Most recently the author of “Feast: Food of the Islamic World,” Anissa Helou grew up in Beirut with a Syrian father and Lebanese mother, and wrote her first book about Lebanese food in 1994. Now, she lives in Sicily (“It has everything that I was brought up with: seasonality, sunshine, the sea, lovely people, hospitality. But there is no ISIS,” she explains), but she’s still writing about the food of the Islamic world — “Feast” collects recipes from Muslim cultures ranging from Indonesia to Iran and India to Qatar. At Now Serving, Helou talked with Evan Kleiman about her research tactics, her favorite biryani recipe, and a one-time plan to make lardo from a camel’s hump.
The 1960s ignited a generation of activists fueled by inequity, unrest, and uprisings, and the art created during this time was a visual by-product of the nation’s struggle toward equality. But the work of African American artists during this era remained in the shadows of the art world, largely unrecognized by mainstream audiences.
In other words, the sustained inclusion of Black art in the historical canon is a slow, evolutionary process that was catalyzed by revolutionary acts.
Under an overcast February sky at Paramount Pictures’ backlot — which was set up to resemble a New York City street embedded with art installations, including paintings of laundry strung between faux brownstones — Ray Anthony Barrett plated a meticulous and tiny take on hoppin’ John, deconstructed sweet potato pie and diminutive Maldon salt-studded hoe cakes.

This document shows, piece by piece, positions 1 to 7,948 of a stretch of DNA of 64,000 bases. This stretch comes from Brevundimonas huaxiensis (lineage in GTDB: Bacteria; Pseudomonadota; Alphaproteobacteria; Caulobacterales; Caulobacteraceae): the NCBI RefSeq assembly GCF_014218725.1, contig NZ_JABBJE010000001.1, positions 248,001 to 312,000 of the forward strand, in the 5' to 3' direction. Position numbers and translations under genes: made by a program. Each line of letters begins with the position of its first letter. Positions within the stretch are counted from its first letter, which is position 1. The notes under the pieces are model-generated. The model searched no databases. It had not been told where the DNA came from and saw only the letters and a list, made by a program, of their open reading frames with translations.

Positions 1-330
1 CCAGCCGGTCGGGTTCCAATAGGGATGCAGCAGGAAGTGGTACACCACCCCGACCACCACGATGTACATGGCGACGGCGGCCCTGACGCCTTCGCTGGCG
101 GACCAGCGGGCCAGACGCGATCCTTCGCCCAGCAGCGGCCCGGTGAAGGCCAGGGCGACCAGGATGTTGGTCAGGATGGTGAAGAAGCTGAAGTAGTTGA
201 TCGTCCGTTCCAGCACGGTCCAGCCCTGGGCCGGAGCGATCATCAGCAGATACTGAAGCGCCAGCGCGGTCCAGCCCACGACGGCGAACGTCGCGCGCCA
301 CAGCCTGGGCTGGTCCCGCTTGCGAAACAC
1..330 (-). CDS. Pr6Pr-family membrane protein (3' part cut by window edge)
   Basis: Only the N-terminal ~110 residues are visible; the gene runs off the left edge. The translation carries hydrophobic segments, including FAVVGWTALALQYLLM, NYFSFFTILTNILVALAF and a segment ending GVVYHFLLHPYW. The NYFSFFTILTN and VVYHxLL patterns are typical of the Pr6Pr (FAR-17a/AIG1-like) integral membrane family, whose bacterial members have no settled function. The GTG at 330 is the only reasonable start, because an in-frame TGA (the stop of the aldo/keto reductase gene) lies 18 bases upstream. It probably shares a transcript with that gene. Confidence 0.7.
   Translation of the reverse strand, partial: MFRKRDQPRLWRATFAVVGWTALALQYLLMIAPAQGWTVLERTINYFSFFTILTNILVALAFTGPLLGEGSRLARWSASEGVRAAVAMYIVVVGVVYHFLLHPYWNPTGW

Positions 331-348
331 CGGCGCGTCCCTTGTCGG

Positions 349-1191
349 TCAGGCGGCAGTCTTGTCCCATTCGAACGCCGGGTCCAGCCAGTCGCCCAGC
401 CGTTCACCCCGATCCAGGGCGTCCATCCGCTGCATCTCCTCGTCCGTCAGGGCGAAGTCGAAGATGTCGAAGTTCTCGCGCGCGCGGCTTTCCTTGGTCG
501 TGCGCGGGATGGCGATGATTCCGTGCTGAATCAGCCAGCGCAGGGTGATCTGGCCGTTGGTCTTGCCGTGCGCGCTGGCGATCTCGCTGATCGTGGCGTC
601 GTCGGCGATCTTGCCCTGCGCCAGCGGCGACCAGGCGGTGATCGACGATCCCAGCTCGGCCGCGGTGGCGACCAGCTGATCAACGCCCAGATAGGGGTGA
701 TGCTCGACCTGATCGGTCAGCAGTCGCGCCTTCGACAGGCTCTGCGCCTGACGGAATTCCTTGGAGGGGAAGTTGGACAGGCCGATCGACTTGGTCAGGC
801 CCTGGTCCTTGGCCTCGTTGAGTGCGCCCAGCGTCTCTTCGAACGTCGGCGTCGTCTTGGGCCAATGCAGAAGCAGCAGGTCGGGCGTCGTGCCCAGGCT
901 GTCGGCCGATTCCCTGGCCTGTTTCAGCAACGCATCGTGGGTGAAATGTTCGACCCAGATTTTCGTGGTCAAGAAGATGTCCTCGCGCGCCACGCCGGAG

In its almost 70-decade long history, Bollywood has seen the female lead take on many forms, from the sacrificing mother, whimpering damsel in distress, to a woman in charge of her own destiny. But the one thing that becomes clear when you set out to chart the evolution of women in Bollywood is the role of the viewers’ gaze, which in turn has informed by a variety of factors, including politics, socio-economic structure of the society at that particular time, and evolution of culture.
Selling more than 215,000 copies in the three weeks following its American debut, Richard Wright’s 1940 novel, Native Son, successfully captivated readers nationwide. The story of Bigger Thomas—a hardened, murderous black 20-year-old confronting poverty in Depression-era Chicago—thrust audiences into a complicated conversation about race and racism in America. The book garnered comparisons to John Steinbeck’s The Grapes of Wrath and earned Wright the title of America’s “best Negro writer.”